Delicious Digg Newsvine Google Yahoo Reddit Magnoliacom Furl Facebook

Related News Press

News and information

More effective kidney stone treatment, from the macroscopic to the nanoscale April 17th, 2014

High-temperature plasmonics eyed for solar, computer innovation April 17th, 2014

INSCX™ exchange to present Exchange trade reporting mechanism for engineered nanomaterials (NMs) to UK regulation agencies, insurers and upstream/downstream users April 17th, 2014

Transparent Conductive Films and Sensors Are Hot Segments in Printed Electronics: Start-ups in these fields show above-average momentum, while companies working on emissive displays such as OLED are fading, Lux Research says April 17th, 2014

Academic/Education

Director Wally Pfister joins UC Berkeley neuroengineers to discuss the science behind ‘Transcendence’ April 7th, 2014

First annual science week highlights STEM pipeline and partnerships: UB, SUNY Buffalo State and ECC team up with the City of Buffalo and its schools for April 7-11 events April 3rd, 2014

Global 450 consortium announces new general manager of internal operations: TSMC’s Cheng-Chung Chien Receives Unanimous Support, Brings History of Innovation and Efficiency to Global Consortium of Companies Driving Industry Transition to 450mm Wafer Technology March 26th, 2014

NanoTecNexus to Host "Chemistry of Wine" Fundraiser in Support of STEM Education - Collaborations Key to Success - March 20th, 2014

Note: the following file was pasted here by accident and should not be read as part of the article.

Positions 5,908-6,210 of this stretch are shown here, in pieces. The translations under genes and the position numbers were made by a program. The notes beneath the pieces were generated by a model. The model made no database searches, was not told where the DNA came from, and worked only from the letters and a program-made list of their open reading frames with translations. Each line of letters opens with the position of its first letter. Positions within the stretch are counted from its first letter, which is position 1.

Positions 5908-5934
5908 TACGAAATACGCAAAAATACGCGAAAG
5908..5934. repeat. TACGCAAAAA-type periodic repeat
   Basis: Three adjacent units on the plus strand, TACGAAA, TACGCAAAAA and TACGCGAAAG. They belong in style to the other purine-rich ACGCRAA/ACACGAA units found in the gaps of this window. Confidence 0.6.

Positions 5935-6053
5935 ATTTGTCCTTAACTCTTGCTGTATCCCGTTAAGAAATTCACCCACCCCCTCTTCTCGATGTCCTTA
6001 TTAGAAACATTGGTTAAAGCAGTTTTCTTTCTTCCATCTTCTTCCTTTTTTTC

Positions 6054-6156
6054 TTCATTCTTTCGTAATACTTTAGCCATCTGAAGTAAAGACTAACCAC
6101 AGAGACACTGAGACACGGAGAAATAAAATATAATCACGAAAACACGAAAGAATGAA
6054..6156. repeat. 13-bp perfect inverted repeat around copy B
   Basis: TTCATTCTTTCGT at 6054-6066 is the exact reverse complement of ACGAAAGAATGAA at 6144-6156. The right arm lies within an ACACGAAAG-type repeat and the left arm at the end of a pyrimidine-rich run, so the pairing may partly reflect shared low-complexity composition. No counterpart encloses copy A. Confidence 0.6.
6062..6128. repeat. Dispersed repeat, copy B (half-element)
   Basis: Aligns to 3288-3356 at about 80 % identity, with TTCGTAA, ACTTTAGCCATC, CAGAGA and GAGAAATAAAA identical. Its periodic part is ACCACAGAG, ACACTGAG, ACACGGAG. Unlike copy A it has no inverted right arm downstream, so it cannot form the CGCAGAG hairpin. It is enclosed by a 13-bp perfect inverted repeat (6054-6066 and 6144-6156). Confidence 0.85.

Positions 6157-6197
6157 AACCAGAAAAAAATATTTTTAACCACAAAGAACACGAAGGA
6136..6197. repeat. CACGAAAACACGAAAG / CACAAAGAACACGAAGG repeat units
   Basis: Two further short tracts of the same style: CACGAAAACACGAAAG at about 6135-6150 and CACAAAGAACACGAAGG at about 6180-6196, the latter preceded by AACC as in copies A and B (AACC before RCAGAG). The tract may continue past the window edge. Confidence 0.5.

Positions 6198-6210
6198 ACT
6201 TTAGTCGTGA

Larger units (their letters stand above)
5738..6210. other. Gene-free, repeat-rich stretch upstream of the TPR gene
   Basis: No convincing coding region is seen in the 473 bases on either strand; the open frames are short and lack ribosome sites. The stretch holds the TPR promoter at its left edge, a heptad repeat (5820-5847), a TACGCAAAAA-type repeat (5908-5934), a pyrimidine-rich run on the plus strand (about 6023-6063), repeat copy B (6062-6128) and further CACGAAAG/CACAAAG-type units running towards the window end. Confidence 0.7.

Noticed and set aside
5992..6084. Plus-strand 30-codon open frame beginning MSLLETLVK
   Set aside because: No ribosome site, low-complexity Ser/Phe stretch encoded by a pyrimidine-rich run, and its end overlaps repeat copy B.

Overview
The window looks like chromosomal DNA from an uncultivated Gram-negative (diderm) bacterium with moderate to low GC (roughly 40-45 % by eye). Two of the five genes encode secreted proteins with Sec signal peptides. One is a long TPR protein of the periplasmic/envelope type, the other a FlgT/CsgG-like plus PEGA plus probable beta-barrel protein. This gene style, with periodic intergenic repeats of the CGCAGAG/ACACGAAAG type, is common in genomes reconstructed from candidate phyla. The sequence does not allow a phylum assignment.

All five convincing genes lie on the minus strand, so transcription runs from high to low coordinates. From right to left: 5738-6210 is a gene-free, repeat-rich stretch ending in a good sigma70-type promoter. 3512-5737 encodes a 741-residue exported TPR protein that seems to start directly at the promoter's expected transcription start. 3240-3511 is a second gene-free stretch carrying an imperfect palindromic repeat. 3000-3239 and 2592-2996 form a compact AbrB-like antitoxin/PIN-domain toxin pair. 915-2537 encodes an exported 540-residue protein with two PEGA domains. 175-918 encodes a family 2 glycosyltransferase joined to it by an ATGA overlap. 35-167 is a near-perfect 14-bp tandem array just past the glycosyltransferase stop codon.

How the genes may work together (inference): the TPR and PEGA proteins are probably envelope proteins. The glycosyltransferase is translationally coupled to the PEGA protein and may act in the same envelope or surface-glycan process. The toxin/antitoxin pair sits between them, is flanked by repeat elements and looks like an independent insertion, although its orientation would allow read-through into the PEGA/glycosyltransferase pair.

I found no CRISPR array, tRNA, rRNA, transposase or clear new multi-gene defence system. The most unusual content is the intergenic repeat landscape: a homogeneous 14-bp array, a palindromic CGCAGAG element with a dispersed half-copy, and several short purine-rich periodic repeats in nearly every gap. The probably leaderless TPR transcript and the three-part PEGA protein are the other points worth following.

Announcements

More effective kidney stone treatment, from the macroscopic to the nanoscale April 17th, 2014

High-temperature plasmonics eyed for solar, computer innovation April 17th, 2014

INSCX™ exchange to present Exchange trade reporting mechanism for engineered nanomaterials (NMs) to UK regulation agencies, insurers and upstream/downstream users April 17th, 2014

Transparent Conductive Films and Sensors Are Hot Segments in Printed Electronics: Start-ups in these fields show above-average momentum, while companies working on emissive displays such as OLED are fading, Lux Research says April 17th, 2014

Energy

High-temperature plasmonics eyed for solar, computer innovation April 17th, 2014

Scientists Capture Ultrafast Snapshots of Light-Driven Superconductivity: X-rays reveal how rapidly vanishing 'charge stripes' may be behind laser-induced high-temperature superconductivity April 16th, 2014

Engineers develop new materials for hydrogen storage April 15th, 2014

A molecular approach to solar power: Switchable material could harness the power of the sun — even when it’s not shining April 15th, 2014

Solar/Photovoltaic

High-temperature plasmonics eyed for solar, computer innovation April 17th, 2014

A molecular approach to solar power: Switchable material could harness the power of the sun — even when it’s not shining April 15th, 2014

Shiny quantum dots brighten future of solar cells: Photovoltaic solar-panel windows could be next for your house April 14th, 2014

Scientists open door to better solar cells, superconductors and hard-drives: Research enhances understanding of materials interfaces April 14th, 2014

NanoNews-Digest
The latest news from around the world, FREE







  Premium Products
NanoNews-Custom
Only the news you want to read!
 Learn More
NanoTech-Transfer
University Technology Transfer & Patents
 Learn More
NanoStrategies
Full-service, expert consulting
 Learn More














ASP
Nanotechnology Now Featured Books




NNN

The Hunger Project







© Copyright 1999-2014 7th Wave, Inc. All Rights Reserved PRIVACY POLICY :: CONTACT US :: STATS :: SITE MAP :: ADVERTISE